We Love Hunger Games! But Why?

With the movie coming out tonight, the talk at the shop is pretty much all Hunger Games, all the time. The plot of the books is a little … um … weird. Basically, a bunch of kids are dumped into an arena to fight to the death on reality television. No, really.


How did a book about an imagined world that brings out the worst in people, where everything is pretty much coming to ruin (a.k.a. Dystopian Fiction, if you want to get fancy), become the hottest movie in the country? In the case of Hunger Games, it probably doesn’t hurt that the teenage protagonists take frequent breaks in their government overthrow plans to make out with each other in caves.


Carrie’s nails are the same as the cover of Scott Westerfeld’s Uglies.Creepy!

But I personally think Dystopian Fiction is more popular than its goody-two-shoes twin sister, Utopian Fiction, because 1. Bad news is generally more interesting than good, 2. These stories often include a hero of some sort, and everybody loves a good hero, and 3. It helps us deal with real problems in our own world while maintaining the safe distance of make believe.


But enough about my theories — the real question is, if you love Hunger Games, what do you read next? I’d try Scott Westerfeld’s Uglies/Pretties books. The two series share a lot of similarities: They both star determined teenage heroines who run around in the woods and rally against the establishment, and they both include intense government-sponsored makeovers, complete with sparkly outfits and beauty tattoos. Oh, and they both dedicate copious amounts of plot time to makeout sessions and love triangles.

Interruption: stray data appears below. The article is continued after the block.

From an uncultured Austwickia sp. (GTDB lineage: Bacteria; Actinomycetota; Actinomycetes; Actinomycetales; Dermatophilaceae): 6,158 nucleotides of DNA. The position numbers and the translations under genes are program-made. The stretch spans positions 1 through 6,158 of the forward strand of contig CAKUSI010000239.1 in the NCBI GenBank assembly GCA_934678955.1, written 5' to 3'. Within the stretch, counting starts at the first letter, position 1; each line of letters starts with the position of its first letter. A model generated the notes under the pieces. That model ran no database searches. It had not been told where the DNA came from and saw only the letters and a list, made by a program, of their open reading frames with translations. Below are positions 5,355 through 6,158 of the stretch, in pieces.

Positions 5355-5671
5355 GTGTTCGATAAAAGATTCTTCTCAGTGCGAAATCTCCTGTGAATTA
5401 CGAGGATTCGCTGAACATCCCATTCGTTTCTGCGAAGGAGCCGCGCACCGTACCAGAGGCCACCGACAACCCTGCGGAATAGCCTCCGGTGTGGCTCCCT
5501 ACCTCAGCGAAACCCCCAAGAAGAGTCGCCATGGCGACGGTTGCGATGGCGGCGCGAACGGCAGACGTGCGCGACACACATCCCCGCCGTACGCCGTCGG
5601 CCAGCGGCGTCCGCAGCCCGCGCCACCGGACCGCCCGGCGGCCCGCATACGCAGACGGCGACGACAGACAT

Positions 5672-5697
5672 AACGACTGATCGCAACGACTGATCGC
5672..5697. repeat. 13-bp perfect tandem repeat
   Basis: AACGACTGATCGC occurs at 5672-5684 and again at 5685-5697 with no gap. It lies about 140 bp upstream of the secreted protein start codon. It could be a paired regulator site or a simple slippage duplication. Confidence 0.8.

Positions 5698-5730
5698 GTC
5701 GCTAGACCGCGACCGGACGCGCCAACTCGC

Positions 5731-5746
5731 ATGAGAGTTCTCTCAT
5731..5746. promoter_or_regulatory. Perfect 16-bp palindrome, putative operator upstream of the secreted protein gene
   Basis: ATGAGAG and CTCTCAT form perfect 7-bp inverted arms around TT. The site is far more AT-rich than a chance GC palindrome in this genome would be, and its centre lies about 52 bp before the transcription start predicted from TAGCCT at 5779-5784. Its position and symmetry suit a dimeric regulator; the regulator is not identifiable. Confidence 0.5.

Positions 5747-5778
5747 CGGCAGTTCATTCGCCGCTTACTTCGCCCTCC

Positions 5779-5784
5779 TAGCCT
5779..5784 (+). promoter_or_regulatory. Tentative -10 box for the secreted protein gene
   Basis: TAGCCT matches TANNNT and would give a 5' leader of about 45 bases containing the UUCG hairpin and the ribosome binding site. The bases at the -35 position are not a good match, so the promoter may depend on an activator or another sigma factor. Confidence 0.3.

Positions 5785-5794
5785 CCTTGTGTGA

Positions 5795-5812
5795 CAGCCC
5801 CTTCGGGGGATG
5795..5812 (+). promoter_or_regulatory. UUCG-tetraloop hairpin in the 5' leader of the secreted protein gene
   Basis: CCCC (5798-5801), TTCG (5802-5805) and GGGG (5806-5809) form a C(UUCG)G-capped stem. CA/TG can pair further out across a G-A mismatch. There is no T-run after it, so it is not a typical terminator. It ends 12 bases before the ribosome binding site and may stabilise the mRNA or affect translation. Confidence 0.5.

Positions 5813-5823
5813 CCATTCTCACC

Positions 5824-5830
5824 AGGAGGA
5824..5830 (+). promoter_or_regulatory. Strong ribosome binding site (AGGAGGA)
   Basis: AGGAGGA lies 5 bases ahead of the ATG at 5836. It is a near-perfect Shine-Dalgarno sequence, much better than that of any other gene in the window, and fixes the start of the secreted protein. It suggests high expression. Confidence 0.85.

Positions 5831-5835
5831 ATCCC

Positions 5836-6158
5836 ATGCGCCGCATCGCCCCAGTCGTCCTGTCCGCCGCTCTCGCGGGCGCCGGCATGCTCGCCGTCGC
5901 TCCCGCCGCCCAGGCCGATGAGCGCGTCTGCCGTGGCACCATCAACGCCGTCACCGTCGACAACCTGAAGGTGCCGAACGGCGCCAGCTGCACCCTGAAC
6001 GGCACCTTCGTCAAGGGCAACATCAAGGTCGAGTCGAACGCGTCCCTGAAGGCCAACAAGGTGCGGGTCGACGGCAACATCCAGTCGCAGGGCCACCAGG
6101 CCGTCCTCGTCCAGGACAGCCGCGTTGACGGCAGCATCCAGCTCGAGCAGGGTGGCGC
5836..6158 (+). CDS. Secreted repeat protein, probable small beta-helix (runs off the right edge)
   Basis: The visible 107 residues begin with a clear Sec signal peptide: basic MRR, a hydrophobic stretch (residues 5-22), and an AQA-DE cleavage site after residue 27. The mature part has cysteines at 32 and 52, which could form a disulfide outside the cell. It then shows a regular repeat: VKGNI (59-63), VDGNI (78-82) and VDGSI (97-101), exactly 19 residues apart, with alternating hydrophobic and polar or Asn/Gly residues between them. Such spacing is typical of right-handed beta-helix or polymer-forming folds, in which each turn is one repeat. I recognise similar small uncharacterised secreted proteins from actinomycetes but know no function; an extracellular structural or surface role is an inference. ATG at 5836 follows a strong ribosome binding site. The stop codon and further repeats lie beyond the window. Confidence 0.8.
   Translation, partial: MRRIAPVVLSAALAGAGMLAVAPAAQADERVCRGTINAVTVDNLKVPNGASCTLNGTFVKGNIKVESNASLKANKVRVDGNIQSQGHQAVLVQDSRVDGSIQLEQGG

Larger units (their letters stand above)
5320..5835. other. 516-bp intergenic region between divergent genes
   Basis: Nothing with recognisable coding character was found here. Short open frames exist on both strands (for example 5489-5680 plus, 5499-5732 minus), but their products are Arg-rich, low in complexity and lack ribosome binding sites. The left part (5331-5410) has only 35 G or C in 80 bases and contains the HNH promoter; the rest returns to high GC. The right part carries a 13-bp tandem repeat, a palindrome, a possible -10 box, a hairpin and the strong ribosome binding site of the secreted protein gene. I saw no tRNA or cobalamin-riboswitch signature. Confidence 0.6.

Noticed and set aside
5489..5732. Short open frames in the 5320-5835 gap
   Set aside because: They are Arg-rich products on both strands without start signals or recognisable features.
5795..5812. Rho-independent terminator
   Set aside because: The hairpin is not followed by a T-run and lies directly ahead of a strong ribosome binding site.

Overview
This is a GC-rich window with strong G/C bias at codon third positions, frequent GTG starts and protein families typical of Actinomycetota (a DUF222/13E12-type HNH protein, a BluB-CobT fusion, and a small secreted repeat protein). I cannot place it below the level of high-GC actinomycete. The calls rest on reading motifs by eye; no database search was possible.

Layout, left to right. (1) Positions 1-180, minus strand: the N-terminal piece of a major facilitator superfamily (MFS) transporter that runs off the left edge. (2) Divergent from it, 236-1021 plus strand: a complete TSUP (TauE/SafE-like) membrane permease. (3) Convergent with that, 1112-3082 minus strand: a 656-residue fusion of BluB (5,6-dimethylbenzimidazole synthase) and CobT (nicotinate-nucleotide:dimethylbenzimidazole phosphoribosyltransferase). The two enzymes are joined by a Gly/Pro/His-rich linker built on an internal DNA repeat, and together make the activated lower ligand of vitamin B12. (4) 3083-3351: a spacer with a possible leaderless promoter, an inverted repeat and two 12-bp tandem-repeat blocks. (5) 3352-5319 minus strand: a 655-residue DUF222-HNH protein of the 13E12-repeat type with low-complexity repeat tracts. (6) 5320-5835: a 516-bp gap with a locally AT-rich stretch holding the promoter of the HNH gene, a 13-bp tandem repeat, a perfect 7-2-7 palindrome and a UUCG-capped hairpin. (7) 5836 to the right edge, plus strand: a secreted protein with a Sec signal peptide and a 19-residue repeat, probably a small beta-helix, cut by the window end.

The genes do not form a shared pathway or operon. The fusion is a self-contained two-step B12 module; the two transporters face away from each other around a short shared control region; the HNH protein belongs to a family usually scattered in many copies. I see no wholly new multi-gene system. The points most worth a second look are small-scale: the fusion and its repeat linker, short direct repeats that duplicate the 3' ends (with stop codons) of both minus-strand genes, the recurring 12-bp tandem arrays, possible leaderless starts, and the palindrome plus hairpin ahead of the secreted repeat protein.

Don’t get me wrong — these stories are very different. Call them the 1984 and Brave New World of Young Adult literature — they’re both about total government control, but one comes because the good guys lose; the other because the good guys are too lulled by comfort that they don’t even fight.


The point is, if you loved Hunger Games but already finished the series, don’t despair. There’re actually plenty of great dystopian series left for you to love. And, if you haven’t read the books, by all means, get yourself a copy, or at least a ticket to the movie — because you haven’t lived until you’ve vicariously run through the woods with a bow and arrow, hunting teenagers and avoiding cyber-mutated beasts.


Books: Hunger GamesCatching FireMockingjay & UgliesPrettiesSpecialsExtras
Ebooks:Hunger GamesCatching FireMockingjay & UgliesPrettiesSpecialsExtras


Carrie Rollwagen is co-owner and book buyer at Church Street Coffee & Books.

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